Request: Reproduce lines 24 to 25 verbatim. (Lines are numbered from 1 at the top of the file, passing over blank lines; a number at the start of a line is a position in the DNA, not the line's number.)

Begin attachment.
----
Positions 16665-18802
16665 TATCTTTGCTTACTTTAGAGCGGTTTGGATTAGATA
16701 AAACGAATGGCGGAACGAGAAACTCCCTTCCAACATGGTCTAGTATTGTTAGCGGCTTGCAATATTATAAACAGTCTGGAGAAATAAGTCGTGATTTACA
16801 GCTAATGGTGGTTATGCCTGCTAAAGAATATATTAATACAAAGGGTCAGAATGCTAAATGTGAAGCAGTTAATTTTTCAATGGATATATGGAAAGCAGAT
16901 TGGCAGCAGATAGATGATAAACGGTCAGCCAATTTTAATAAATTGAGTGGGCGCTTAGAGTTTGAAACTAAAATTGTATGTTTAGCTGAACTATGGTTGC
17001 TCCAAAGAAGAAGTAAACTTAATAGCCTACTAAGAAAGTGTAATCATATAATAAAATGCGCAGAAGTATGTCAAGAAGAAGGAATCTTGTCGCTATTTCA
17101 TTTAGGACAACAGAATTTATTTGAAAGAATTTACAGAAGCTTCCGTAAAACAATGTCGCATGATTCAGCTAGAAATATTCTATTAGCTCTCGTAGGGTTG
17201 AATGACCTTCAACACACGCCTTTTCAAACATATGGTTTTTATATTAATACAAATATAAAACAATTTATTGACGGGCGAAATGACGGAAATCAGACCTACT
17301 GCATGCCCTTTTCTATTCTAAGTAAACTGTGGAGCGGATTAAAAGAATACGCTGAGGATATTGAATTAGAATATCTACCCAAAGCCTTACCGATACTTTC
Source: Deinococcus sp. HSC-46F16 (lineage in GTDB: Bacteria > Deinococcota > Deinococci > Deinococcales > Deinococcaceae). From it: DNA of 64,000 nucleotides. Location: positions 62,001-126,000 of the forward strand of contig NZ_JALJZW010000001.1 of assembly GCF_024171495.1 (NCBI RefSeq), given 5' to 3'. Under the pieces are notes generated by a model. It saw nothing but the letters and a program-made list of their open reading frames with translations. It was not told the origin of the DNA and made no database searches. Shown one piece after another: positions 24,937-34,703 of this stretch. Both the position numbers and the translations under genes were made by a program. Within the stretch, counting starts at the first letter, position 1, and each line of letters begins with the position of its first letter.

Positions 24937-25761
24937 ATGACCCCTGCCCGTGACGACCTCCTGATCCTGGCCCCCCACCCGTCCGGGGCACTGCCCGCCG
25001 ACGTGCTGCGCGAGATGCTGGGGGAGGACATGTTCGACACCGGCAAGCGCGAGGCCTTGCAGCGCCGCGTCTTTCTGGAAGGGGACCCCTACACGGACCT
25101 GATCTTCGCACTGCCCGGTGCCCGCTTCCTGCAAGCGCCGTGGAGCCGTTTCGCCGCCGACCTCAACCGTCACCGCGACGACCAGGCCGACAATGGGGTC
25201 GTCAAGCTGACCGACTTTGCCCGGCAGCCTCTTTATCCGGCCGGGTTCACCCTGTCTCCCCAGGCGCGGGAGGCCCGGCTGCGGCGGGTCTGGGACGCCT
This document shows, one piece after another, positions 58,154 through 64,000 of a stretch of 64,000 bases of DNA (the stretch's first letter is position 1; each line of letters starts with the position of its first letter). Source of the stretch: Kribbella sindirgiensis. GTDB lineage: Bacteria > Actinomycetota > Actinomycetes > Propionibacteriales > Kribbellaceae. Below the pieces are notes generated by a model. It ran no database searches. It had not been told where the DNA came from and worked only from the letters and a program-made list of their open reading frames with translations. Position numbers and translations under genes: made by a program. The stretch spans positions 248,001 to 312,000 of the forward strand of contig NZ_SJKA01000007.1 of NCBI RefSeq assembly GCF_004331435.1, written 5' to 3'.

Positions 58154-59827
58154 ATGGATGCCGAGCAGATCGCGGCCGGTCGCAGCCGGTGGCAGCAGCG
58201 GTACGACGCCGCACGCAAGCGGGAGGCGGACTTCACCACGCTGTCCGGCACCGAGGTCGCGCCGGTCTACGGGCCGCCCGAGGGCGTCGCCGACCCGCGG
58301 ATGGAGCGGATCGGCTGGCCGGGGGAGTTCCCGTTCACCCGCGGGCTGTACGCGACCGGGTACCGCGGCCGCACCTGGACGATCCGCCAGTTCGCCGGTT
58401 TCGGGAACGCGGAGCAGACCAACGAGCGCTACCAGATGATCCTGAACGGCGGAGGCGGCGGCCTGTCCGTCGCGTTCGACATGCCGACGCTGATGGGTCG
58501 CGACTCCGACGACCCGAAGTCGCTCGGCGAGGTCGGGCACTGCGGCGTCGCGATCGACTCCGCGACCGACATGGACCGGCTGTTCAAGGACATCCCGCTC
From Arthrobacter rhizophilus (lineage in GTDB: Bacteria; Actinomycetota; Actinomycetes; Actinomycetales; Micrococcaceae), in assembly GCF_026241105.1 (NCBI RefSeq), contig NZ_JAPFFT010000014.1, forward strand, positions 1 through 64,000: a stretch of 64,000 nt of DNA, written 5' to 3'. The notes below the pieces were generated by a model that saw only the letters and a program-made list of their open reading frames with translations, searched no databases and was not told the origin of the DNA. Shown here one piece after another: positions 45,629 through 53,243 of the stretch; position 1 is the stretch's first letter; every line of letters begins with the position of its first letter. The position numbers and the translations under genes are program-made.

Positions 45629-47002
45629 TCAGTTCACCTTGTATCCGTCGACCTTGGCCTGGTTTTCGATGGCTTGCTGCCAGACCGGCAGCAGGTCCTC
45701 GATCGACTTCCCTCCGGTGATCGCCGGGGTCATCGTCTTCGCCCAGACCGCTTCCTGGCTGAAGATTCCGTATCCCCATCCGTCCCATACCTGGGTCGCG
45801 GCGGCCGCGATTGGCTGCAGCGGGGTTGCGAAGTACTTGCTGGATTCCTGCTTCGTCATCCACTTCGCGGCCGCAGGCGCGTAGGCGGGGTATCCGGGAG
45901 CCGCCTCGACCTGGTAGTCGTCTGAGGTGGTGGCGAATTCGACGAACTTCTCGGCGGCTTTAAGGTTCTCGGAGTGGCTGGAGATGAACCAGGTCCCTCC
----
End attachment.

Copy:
Positions 45629-47002
45629 TCAGTTCACCTTGTATCCGTCGACCTTGGCCTGGTTTTCGATGGCTTGCTGCCAGACCGGCAGCAGGTCCTC